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Buyers' Guide to Content- and Context-Aware Encoding 2018
A new generation of encoders looks at the context of content to deliver better video playback and higher efficiency. Here's what publishers need to know about CAE.

As with all machine-learning solutions, including those with artificial intelligence (AI) algorithms, the early progress made in bitrate ladder enhancements will give way to more complex encoding parameters.

There’s still room for improvement, of course, including options to use different encoding parameters for different scenes in a title, as well as options to determine how many rungs are needed on the bitrate ladder for a given title. Yet the CAE approach is steadily progressing forward as a viable means to take the burden of more mundane compression decisioning off the shoulders of compressionists and content owners.

What Am I Buying?

When trying to differentiate between various CAE-enabled encoding solutions, whether hardware appliances or online encoding services, here are a few key pointers to consider:

First, as mentioned above, does the CAE solution optimize for both the content type and the delivery context of a set of known OTT operators? This could vary from devices and intended uses to known peering arrangements used to load-balance content delivery at scale.

Second, does the CAE solution you’re considering lean more toward saving bandwidth or increasing visual quality? These are the two distinct ways that CAE can be used to create a better viewing experience. One maintains equivalent quality while simultaneously lowering the overall and average bandwidths by 15–20 percent, which means buffering is less likely and content may be able to be delivered to a wider audience if average bandwidths are significantly lowered. The other approach continues to use the same amount of bandwidth previously assigned to a rung of the bitrate ladder, but offers an opportunity to dramatically increase the quality of the visual image at that “standard” bandwidth.

Third, as a byproduct of the points above, does the CAE solution you’re considering save bandwidth and storage, but inadvertently increase the transcoding costs by failing to reduce the number of rungs on the bitrate ladder?

Fourth—and this is key—does the CAE solution break basic encoding parameters such as variable bitrate (VBR) or Group of Pictures (GoP) in achieving bandwidth savings or bitrate-ladder rung reductions? Enabling maximum reach also means maintaining 100 percent compliance with existing media players and devices. The benefit for CAE solutions, whether they be on-prem or cloud-based processes, is the fact that one compression expert’s learnings can be fine-tuned and perhaps even automated in a way that’s beneficial to thousands of encoding sessions via firmware-upgradeable algorithms in an on-prem encoder or transcoder, as well hundreds of thousands of encoding instances launched in a cloud-based encoding solution.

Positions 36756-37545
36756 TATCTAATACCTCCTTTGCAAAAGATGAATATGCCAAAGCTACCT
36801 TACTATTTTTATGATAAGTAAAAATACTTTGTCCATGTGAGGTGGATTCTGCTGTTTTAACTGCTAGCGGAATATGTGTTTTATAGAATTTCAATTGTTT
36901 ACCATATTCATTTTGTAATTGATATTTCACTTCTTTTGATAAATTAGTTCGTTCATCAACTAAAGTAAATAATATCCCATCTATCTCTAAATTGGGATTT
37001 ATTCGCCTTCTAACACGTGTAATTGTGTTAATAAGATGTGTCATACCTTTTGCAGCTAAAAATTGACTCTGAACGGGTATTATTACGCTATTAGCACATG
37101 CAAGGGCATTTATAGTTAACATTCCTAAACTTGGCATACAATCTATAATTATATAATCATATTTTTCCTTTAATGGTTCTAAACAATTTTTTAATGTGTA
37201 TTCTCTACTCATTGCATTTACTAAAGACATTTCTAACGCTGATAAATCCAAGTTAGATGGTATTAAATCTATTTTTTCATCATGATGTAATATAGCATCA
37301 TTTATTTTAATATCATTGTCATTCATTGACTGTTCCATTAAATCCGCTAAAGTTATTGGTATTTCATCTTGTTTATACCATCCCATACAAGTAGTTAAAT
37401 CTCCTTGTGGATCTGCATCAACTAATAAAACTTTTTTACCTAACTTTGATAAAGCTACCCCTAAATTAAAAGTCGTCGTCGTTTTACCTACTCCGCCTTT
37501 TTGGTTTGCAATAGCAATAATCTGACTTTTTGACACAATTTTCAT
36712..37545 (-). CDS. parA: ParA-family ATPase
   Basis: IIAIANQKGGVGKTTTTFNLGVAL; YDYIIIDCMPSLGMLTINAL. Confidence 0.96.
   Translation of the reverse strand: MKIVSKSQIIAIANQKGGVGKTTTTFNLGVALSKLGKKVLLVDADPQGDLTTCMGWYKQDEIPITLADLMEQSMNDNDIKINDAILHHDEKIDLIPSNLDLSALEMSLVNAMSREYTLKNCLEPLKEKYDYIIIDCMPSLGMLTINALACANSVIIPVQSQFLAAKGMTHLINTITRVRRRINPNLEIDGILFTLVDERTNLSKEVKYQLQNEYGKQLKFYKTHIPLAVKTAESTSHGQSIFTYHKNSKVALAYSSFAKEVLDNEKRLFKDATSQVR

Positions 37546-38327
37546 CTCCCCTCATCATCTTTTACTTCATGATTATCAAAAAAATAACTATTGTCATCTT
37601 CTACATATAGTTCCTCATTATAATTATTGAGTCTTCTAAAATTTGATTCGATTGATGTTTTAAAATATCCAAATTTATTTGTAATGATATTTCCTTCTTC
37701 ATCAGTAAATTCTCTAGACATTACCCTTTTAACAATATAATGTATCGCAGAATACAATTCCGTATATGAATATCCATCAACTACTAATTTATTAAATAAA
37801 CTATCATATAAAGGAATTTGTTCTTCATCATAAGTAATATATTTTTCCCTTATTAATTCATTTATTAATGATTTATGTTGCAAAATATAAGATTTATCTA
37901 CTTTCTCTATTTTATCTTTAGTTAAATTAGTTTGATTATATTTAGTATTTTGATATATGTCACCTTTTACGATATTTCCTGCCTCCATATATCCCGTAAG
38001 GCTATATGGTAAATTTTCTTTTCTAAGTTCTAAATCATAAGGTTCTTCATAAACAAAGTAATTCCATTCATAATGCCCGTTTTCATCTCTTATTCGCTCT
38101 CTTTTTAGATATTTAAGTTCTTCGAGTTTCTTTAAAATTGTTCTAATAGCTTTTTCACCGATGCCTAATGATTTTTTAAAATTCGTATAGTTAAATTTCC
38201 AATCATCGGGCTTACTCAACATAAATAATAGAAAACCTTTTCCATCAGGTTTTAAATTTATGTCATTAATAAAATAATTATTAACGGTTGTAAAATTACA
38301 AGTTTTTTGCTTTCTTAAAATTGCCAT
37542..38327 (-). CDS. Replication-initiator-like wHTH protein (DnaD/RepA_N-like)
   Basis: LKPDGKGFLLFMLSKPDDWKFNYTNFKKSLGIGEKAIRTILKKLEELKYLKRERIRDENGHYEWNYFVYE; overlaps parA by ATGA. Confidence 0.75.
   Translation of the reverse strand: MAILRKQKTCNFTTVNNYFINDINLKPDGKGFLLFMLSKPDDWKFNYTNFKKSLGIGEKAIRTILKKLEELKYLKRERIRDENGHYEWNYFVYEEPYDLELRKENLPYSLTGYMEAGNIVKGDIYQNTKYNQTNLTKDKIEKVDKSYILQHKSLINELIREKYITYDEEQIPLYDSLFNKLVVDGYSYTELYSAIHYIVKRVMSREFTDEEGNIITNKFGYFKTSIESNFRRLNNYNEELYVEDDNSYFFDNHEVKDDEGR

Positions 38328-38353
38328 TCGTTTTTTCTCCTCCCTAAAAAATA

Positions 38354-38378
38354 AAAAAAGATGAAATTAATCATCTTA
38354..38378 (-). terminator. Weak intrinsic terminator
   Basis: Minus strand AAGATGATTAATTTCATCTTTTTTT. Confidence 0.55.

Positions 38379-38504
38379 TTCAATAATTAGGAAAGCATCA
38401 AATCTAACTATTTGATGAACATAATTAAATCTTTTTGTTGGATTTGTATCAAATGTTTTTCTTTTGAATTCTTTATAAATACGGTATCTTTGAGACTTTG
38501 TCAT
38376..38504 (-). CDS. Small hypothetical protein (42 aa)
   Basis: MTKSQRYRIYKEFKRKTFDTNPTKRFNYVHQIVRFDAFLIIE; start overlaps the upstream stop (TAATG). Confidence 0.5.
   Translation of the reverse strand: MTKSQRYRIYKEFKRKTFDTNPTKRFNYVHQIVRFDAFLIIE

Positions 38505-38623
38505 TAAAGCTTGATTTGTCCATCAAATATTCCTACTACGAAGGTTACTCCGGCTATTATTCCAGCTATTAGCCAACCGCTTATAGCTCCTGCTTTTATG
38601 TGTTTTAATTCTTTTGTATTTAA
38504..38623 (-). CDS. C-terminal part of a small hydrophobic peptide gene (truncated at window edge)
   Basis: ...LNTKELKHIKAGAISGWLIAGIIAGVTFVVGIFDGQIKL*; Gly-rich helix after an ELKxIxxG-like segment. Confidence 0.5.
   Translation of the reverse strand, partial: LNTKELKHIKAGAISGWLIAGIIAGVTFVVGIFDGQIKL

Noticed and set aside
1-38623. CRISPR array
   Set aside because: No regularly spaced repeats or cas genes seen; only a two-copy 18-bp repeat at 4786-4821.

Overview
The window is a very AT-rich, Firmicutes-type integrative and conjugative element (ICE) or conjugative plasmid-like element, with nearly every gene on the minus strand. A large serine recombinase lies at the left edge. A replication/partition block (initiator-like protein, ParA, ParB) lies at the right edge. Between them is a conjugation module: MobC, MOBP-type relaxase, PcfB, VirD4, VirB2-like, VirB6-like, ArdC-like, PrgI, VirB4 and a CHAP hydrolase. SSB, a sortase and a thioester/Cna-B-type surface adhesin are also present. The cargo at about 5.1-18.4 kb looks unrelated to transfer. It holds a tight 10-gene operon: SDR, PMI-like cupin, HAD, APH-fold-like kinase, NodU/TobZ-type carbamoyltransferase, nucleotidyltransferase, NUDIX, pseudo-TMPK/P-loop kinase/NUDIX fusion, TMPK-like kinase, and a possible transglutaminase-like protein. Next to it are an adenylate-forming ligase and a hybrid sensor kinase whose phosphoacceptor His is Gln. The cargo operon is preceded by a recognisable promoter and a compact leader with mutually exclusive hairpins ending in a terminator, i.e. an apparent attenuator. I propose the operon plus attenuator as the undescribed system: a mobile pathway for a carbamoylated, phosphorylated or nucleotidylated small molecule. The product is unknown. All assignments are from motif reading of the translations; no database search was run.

Finally, as we’ve discussed earlier, one needs to determine whether a particular CAE solution is suitable for a single application or multiple applications. The use of the term “application” here means both key market verticals (e.g., enterprise, media and entertainment, corporate communications) and also mobile operating system apps such as those found on the Google Play store or Apple’s App Store.

Some CAE solutions may be hard-coded with limited options for content and formats, as a way to optimize the pre-encoding analysis that must take place in spatial (intraframe) or temporal (interframe) analysis. Once the main market vertical for a particular CAE solution is determined and tested, don’t forget to test for versatility: is the solution versatile enough to handle content encoding parameters for lower-end SD, 720p and 1080p HD, and even up to 4K Ultra HD (UHD)?

Conclusion

As opposed to content-aware encoding, context-aware encoding takes into account both the type of content (e.g., action, sports, screen capture) and the intended playback device, with some context-aware solutions also refining encoding parameters on an OVP- or CDN-specific basis.

Context-aware encoding solutions can be purpose-built for a particular content context, or they can start with a baseline that is then tweaked in a highly customizable, scalable, and tuneable way to allow more flexibility across bitrate ladder rungs that consist of an intersection of format, resolution, and data rate.

We’re still in the early days of content- and context-aware encoding offerings, with more solutions set to launch in Q1 and Q2 of 2018. The team at Streaming Media magazine will keep our eyes peeled for CAE solutions that offer unique approaches coupled with consistent bandwidth savings.

[This article appears in the Spring 2018 issue of Streaming Media European Edition.]

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